The net result of all of this jockeying for position is that there is no difference in the frequency of copulation between the dominant and low ranking males, even though there is a definite hierarchy when it comes to mating privileges. So, contrary to my initial impression, it might be the case that bulls have to deal with significant sperm competition.

What of the Rocky Mountain oysters? Checking the restaurant menu, it turns out that what I had assumed to be a “whole ball” appetizer may have actually been precut. The description is “small bites battered and fried to a golden brown and served with a tangy ‘cocktail’ sauce.” On the other hand, the “Fear Factor” website, of all places, reports that the things do tend to shrink when cooked. Either way, their size was misleadingly small.

It’s also possible that humans have artificially selected for large testicals in domesticated cattle since breeders sensibly take size into consideration when purchasing sires. Of course, it’s also possible that their size isn’t at all out of line for such massive animals; I’ve got no way of knowing. Perhaps further research from the University of Saskatchewan could decide the issue.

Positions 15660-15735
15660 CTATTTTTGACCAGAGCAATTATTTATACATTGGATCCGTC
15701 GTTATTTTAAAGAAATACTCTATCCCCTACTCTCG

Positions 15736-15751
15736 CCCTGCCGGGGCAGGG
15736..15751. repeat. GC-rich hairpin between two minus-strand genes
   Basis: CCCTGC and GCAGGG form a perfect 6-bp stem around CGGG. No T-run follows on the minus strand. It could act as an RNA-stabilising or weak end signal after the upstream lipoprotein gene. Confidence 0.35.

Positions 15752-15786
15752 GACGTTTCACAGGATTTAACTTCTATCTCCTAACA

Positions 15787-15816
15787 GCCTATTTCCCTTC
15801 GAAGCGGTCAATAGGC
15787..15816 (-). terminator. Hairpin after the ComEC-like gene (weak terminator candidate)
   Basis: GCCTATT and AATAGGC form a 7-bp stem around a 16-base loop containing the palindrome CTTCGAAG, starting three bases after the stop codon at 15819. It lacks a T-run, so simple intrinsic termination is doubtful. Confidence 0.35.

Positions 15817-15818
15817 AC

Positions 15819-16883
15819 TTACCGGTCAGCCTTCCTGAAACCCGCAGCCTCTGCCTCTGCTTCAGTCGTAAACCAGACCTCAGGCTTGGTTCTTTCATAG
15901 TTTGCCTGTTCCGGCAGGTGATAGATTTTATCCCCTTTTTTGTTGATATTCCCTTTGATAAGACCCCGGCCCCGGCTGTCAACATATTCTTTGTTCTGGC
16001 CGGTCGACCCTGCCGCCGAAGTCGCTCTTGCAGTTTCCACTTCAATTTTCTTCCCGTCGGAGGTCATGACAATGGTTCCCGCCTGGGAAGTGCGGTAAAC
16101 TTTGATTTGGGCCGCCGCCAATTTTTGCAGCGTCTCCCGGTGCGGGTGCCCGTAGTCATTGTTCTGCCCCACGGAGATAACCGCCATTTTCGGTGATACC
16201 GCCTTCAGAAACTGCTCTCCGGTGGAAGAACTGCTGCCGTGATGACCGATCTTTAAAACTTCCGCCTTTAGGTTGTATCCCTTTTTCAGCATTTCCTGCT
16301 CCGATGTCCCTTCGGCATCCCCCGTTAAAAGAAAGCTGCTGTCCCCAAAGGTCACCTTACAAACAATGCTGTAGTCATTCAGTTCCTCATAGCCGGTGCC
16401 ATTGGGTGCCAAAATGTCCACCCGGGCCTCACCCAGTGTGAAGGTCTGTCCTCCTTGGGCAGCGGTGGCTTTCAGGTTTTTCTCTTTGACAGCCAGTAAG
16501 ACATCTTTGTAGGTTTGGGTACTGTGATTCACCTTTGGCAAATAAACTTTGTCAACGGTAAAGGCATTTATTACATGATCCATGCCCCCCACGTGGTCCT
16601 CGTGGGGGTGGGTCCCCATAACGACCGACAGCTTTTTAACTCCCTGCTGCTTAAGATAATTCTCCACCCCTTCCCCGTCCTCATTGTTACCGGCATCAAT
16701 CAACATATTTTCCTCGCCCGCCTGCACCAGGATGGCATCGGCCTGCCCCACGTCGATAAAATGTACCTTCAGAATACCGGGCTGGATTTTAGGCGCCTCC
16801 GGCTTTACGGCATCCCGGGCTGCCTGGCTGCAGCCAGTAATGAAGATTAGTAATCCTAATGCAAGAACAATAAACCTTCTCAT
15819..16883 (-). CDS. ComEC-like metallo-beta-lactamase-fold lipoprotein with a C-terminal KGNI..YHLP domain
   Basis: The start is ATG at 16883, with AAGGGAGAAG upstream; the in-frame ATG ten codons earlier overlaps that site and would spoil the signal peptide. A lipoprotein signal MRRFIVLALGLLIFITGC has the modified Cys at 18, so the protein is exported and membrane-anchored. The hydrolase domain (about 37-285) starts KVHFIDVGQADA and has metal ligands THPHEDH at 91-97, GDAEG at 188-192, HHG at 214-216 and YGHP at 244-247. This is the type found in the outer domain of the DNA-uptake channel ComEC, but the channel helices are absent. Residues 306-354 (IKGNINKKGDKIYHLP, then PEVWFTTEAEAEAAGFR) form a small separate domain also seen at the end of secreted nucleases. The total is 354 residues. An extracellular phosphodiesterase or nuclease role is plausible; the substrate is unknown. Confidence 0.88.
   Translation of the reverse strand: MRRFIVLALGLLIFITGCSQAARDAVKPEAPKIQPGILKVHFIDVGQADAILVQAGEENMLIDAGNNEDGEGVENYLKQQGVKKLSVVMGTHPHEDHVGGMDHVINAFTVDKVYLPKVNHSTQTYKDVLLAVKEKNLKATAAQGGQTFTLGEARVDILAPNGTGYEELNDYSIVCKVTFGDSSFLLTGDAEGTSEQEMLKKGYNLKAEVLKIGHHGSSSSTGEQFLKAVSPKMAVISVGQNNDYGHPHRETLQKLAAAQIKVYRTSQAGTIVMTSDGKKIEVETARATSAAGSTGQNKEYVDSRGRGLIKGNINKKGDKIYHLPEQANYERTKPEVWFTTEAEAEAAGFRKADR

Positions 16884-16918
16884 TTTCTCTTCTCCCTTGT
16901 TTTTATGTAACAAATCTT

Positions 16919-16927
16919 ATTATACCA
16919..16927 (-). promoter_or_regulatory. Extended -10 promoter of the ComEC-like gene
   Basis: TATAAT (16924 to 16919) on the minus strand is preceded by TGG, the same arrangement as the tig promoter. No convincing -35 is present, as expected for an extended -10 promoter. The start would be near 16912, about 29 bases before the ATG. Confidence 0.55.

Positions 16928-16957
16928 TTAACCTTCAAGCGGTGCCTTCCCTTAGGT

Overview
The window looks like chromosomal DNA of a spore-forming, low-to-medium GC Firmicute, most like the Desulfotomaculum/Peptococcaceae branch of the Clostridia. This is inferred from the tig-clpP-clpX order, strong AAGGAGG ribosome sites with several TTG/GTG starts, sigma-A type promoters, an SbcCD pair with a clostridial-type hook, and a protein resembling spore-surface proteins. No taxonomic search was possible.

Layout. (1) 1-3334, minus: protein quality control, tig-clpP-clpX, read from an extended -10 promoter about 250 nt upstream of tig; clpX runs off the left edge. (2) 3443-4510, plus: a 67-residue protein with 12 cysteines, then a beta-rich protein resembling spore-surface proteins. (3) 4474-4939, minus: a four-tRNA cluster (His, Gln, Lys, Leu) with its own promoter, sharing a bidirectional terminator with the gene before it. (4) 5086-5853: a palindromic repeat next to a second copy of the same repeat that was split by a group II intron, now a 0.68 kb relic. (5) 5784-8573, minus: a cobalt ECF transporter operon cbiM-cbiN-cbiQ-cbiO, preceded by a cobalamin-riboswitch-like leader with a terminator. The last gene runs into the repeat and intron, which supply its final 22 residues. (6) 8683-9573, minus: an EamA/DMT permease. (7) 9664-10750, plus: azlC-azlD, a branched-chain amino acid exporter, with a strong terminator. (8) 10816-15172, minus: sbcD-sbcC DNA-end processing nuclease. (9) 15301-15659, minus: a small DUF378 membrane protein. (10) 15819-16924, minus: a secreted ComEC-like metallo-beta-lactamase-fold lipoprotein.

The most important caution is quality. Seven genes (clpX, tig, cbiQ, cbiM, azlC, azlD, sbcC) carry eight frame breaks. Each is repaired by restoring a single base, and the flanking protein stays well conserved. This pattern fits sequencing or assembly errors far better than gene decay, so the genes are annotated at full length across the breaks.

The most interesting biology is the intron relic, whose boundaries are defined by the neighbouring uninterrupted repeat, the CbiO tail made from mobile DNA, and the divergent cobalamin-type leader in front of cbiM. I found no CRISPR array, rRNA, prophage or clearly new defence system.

For now it’s time to put this mystery to rest and return this weblog to less testicular topics. I hope you’ve enjoyed this little foray into the biological side of things. As for me, it’s like I said after eating my first Rocky Mountain oyster: “I’ve had a ball.”

Robert Wright vs. Daniel Dennett: There’s more than one way to make a pocketwatch

Justin Logan brought to my attention a recent debate thats been going on between Robert Wright and Daniel Dennett, two of the more prominent writers on evolutionary theory. This weekend I spent a little time looking into it. Long story short: Wright is misleadingly making a big deal out of nothing and his argument for his claims doesnt hold up to scrutiny.

The controversy became prominent when Andrew Sullivan linked to an article by Robert Wright with a post that reads: AN ATHEIST RECANTS: Philosopher Daniel Dennett, author of the influential 1995 book, “Darwin’s Dangerous Idea,” now says he sees a higher purpose in the universe. Bob Wright breaks the news.

Thats a rather misleading headline, and if Sullivan had been a little bit careful he would have known that Dennett said no such thing. Given the tone of Wrights article, though, Sullivan can be forgiven. Wright dramatically overstates Dennetts supposed concession, which isnt really a concession at all. Heres how Wright describes what Dennett said:
[Read more...]